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Elevate Your Jack and Jack Stand Knowledge

From changing your oil, coolant, and tires to working on your exhaust system or swapping out your brake pads and rotors, many of the most common DIY projects require the use of a car jack and jack stands. While many drivers are familiar with these vital pieces of automotive equipment, they don’t exactly qualify as common knowledge. A 2016 survey by found that over 20 percent of US drivers said they’re “clueless” when it comes to changing a tire, with an additional 20 percent pegging their skill level as “not very confident”.

Changing a tire involves more than simply jacking up a car, but this task can be a significant hurdle for some drivers. There’s always going to be something slightly intimidating about relying on a few inconspicuous hunks of metal to protect you from the weight of a two-ton vehicle, but, a jack and jack stands really aren’t all that tricky once you know what you’re doing. We’ve compiled a quick guide to jacks and jack stands to demystify the process, allowing readers to master this essential skill and open the door to a host of money-saving routine maintenance and repair tasks.

Choosing the Right Jack

When choosing a jack, consider three factors: weight capacity, clearance, and reach. Weight capacity is fairly obvious and describes how much poundage a jack can accommodate. A two-ton (4,000-lb) jack is fine for most projects, though the general rule of thumb is that a jack should be able to handle 75 percent of a vehicle’s total weight. Common jack stands range in capacity from two to six tons, but they do tend to get pricier as the capacity increases.

Clearance is the height of the jack. The average vehicle has at least five inches of ground clearance, but on low-profile vehicles like sports and performance vehicles or those modded with low side skirts, you need to ensure enough room to slip the jack underneath the car. Then there’s reach, which is how high a jack can safely extend. If you have a tall truck or SUV, you may need a jack with more reach just to get the wheels off the ground. Most commercial jacks have between six and 18 inches of lift, so read the fine print before hitting the checkout line.

Types of Jacks

While there are countless variations on the typical jack, most are reserved for specific applications. High-lift jacks, pneumatic jacks, and exhaust air jacks are just a few examples, although most drivers can get away with limiting their knowledge to three main types: scissor jacks, bottle jacks, and floor or trolley jacks. Let’s take a closer look at each of these jacks, examine their pros and cons, and determine which is the right choice for your vehicle.

Scissor Jacks

Scissor jacks are the most common type of car jack because they’re included in many new vehicles. They are typically located next to the spare tire in the trunk of a car or SUV or behind the first row of seating in a pickup truck. This jack, which takes its name from its scissor-like shape, is typically the lightest-duty version you can get away with. All scissor jacks are at least rated to lift the vehicle in which they’re included. These jacks work by inserting a rod into a long screw that runs through the jack, with each rotation bringing the jack a little closer to its maximum height.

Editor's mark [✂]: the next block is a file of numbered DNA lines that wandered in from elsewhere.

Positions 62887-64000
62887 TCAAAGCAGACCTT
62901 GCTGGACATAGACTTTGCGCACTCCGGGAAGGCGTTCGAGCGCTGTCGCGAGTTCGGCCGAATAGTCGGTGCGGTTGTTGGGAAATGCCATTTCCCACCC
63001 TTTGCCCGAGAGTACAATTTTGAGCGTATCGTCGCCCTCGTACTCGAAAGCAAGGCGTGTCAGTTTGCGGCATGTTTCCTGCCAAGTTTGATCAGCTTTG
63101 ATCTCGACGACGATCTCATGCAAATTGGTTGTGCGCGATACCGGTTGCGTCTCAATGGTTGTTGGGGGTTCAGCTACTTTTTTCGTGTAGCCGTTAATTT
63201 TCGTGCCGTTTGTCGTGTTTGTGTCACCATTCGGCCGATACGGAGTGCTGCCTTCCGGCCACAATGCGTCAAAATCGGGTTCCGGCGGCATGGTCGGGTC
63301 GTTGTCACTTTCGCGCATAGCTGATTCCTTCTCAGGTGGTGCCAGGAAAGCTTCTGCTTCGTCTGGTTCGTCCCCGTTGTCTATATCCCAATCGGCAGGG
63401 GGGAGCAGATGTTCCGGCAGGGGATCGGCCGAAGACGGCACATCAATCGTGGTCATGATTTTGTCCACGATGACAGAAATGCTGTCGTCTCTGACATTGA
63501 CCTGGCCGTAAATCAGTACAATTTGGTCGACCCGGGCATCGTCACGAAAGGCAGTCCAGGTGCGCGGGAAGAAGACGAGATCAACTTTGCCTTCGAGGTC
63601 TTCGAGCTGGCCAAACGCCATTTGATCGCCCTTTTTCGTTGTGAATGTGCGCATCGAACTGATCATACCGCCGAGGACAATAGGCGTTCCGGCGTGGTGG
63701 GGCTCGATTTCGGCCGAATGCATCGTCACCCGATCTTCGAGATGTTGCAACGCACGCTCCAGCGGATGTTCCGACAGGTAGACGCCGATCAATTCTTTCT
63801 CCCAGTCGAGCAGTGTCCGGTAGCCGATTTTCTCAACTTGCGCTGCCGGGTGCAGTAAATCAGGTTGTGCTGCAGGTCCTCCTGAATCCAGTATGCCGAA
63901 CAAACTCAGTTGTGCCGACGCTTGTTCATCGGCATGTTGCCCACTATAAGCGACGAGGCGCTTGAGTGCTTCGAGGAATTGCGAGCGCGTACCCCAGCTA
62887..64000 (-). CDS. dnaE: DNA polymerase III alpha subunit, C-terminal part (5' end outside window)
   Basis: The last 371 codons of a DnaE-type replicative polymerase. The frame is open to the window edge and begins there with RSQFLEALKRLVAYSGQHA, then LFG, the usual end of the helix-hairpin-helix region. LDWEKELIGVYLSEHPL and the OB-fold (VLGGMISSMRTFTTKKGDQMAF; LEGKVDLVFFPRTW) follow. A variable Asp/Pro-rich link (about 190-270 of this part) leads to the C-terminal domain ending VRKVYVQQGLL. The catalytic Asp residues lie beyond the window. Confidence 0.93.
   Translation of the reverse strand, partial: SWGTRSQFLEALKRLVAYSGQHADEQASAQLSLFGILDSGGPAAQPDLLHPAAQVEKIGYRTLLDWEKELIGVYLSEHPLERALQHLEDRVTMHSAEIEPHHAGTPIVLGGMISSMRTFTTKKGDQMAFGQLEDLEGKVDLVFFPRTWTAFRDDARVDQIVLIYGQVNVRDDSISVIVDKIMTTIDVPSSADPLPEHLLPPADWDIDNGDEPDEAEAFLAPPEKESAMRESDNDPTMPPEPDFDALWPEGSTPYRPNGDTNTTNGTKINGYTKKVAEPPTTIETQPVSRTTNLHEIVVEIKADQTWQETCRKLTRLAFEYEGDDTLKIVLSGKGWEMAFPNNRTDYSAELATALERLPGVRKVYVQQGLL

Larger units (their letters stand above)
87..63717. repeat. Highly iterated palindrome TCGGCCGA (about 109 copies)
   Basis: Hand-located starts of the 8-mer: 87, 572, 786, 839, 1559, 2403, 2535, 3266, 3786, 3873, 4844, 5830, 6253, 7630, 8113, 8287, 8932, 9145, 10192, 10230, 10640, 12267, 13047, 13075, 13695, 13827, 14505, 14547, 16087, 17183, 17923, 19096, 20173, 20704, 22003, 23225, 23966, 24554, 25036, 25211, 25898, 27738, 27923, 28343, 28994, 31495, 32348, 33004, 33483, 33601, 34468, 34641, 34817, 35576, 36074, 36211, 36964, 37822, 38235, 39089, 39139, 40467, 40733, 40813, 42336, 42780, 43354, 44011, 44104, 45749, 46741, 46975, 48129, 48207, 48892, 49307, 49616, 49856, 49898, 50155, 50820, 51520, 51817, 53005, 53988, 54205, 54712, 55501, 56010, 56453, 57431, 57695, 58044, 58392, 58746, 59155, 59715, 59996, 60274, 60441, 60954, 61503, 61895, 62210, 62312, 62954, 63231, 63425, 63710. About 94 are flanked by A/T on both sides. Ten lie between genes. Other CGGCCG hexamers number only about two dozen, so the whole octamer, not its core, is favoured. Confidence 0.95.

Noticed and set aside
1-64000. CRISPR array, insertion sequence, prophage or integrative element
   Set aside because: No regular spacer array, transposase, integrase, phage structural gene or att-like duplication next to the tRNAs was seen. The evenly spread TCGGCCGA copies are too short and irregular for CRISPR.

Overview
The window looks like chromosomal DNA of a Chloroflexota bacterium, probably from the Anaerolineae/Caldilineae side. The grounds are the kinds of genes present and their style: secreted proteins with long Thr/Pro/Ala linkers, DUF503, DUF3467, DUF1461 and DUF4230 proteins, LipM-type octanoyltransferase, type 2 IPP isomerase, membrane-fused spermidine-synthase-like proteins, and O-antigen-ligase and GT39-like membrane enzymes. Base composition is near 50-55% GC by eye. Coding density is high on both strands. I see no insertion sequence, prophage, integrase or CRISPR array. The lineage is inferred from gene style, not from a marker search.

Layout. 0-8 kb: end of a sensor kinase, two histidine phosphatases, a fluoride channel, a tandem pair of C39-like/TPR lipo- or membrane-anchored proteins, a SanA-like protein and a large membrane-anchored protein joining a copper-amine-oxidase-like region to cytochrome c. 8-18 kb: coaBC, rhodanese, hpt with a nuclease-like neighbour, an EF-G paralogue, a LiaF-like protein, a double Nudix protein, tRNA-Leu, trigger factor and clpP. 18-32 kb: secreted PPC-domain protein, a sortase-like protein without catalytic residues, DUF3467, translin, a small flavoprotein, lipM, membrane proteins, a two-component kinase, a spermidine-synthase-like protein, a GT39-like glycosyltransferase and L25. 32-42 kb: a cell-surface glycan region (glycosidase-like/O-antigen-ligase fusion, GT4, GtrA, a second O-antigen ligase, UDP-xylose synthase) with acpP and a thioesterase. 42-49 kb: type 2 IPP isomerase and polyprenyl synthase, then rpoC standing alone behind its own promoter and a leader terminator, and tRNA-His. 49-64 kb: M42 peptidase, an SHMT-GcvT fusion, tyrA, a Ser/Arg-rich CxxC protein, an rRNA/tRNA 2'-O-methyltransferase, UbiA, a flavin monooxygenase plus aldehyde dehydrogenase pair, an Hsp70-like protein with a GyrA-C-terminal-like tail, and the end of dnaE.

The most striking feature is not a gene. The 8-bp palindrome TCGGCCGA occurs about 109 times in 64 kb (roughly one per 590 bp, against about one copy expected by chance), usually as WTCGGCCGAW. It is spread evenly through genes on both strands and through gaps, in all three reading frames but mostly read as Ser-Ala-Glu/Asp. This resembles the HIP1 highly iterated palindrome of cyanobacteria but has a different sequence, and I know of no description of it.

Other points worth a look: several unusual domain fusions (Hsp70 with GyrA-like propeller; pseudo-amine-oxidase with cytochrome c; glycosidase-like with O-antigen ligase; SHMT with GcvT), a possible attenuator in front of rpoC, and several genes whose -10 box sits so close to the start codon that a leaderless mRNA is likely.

The main advantage of scissor jacks comes down to their price and convenience. They’re available for as little as $20 to $30 and easily stashed in a trunk or under a seat, but they might not be right for every application. Scissor jacks are really intended for emergency situations like roadside tire changes and should not be your go-to choice if you see a lot of DIY projects in your future. This largely comes down to the fact that scissor jacks are a lot less stable than some of the other options on the market. This lack of stability might not make a huge difference when it comes to changing a tire, but if you’re going to be working under a vehicle for an extended period of time, it can be an important consideration. They can also be a little frustrating to use since the relatively simple jack requires a lot of elbow grease to crank to the needed height.

Bottle Jack

Named for its bottle-like shape, a bottle jack replaces the scissor jack’s mechanical approach with the power of hydraulics. Just place the bottle jack at the appropriate jacking point, attach the collapsible handle to the jack’s base, and you’ll be able to lift your vehicle easily with a simple pumping motion.

A bottle jack represents an important step up over a scissor jack in two important ways. It boasts a higher capacity than the typical scissor jack (or even similarly priced floor jacks) and is much easier to use. Bottle jacks are also inexpensive at $15 to $30. They are often smaller than scissor jacks, which makes them a good replacement for those looking to upgrade their vehicle’s emergency repair kit without sacrificing space. Like a scissor jack, the most significant disadvantage of a bottle jack is its lack of stability. While it might work fine on a flat, solid surface like a garage floor or driveway, it can be dangerously prone to tipping when deployed on loose gravel or soft ground. Bottle jacks also lack the lifting height of scissor and floor jacks, which might make them impractical when jacking up higher-riding vehicles like trucks and SUVs.

Floor Jacks and Trolley Jacks